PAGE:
Django Unchained has reopened in cinemas in China, a month after it was pulled for “technical reasons”.
A manager at a UME Cineplex cinema in Beijing said: “The new version is one minute shorter than the previous one.”
He speculated that a nude scene may have been cut.
Quentin Tarantino’s Oscar-winning film’s cancellation in April led to speculation that it did not meet censorship regulations required by cultural authorities.
Django Unchained stars Leonardo DiCaprio as a plantation owner and Jamie Foxx as a freed slave who trains to become a bounty hunter and demands his wife’s freedom before the US Civil War.
Distributor Sony Pictures said Quentin Tarantino had agreed to “slight adjustments” to reduce the violence prior to its initial release in China last month.
Sony Pictures executive Zhang Miao said the changes to the film included “tuning the blood to a darker colour” and “lowering the height of the splatter of blood” in an interview with China’s Southern Metropolis Daily.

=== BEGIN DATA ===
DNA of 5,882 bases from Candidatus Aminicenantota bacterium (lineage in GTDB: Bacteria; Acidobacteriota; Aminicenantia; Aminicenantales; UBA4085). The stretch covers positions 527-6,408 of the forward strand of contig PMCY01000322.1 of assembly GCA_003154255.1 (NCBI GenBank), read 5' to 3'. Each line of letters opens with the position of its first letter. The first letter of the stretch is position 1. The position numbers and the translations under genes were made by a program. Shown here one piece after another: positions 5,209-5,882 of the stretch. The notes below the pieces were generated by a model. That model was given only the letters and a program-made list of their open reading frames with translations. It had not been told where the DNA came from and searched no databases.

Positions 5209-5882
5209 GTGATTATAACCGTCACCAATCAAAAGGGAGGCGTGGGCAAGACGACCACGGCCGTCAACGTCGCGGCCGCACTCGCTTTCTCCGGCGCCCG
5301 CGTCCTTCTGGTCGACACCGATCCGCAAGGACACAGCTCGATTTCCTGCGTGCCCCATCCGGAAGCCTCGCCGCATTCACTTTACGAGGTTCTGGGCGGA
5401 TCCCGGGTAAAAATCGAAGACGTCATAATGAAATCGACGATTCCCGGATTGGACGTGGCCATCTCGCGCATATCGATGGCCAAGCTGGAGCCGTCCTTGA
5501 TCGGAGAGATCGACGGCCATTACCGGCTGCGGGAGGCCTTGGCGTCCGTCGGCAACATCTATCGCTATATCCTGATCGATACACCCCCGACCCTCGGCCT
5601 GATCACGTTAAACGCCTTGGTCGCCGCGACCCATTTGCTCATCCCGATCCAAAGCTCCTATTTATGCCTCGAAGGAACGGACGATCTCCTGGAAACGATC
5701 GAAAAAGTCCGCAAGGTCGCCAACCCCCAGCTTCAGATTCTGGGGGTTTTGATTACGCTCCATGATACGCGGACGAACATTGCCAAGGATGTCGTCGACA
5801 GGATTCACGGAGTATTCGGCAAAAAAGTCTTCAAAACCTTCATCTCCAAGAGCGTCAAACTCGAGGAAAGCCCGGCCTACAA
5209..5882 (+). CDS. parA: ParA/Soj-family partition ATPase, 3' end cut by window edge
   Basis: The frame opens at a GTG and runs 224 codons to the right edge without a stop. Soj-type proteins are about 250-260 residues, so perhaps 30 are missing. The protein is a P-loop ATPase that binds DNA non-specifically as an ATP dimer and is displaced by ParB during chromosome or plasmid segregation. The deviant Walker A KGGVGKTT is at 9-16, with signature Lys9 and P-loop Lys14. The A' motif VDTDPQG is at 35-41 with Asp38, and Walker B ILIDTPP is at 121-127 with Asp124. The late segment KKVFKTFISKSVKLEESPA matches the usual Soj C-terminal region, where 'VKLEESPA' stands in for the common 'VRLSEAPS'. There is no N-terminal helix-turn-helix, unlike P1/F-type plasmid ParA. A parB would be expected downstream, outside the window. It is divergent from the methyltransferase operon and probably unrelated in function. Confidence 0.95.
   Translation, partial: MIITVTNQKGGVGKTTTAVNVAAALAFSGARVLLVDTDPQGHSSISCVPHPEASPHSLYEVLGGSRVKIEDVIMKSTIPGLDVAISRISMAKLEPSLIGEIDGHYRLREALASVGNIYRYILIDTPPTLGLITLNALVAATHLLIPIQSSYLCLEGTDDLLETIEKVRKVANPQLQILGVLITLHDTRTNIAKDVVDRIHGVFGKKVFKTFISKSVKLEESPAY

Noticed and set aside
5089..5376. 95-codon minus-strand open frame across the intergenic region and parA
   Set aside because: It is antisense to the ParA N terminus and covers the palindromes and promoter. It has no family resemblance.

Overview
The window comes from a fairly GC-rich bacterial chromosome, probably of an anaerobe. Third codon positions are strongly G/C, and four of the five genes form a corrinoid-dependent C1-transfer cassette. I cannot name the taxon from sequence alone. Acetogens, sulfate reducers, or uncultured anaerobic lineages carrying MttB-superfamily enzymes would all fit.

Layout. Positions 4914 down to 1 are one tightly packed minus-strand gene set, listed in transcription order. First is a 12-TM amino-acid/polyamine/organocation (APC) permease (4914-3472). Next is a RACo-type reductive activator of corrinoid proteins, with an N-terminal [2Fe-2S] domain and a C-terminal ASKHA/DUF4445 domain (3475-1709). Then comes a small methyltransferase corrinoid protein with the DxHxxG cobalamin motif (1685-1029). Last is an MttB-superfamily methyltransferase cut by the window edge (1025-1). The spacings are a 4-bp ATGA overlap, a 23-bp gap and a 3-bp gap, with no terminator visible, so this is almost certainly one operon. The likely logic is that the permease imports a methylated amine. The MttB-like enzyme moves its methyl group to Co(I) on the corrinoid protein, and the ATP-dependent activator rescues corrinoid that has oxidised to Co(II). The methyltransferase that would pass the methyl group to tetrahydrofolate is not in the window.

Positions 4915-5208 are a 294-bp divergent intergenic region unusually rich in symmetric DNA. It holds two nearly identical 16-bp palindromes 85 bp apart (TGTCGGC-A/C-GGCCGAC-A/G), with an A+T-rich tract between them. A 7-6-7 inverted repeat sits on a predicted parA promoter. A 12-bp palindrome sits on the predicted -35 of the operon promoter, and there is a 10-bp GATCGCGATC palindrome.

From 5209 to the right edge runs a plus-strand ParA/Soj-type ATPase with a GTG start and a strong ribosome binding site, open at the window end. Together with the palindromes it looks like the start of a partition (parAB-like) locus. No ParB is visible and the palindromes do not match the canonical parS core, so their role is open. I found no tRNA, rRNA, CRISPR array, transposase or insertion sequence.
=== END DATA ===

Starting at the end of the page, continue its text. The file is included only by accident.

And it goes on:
Django Unchained, the first of Quentin Tarantino’s to be released in China, had been cleared by the country’s rigorous censors, who generally remove violence, sex and politically edgy content.
Earlier this year, some Chinese cinema-goers were left confused because of cuts to the James Bond film Skyfall that included unflattering references to the sex trade in the Chinese territory of Macau.
Meanwhile, Cloud Atlas with Tom Hanks was shown in Chinese cinemas without 38 minutes of footage that included gay and straight love scenes.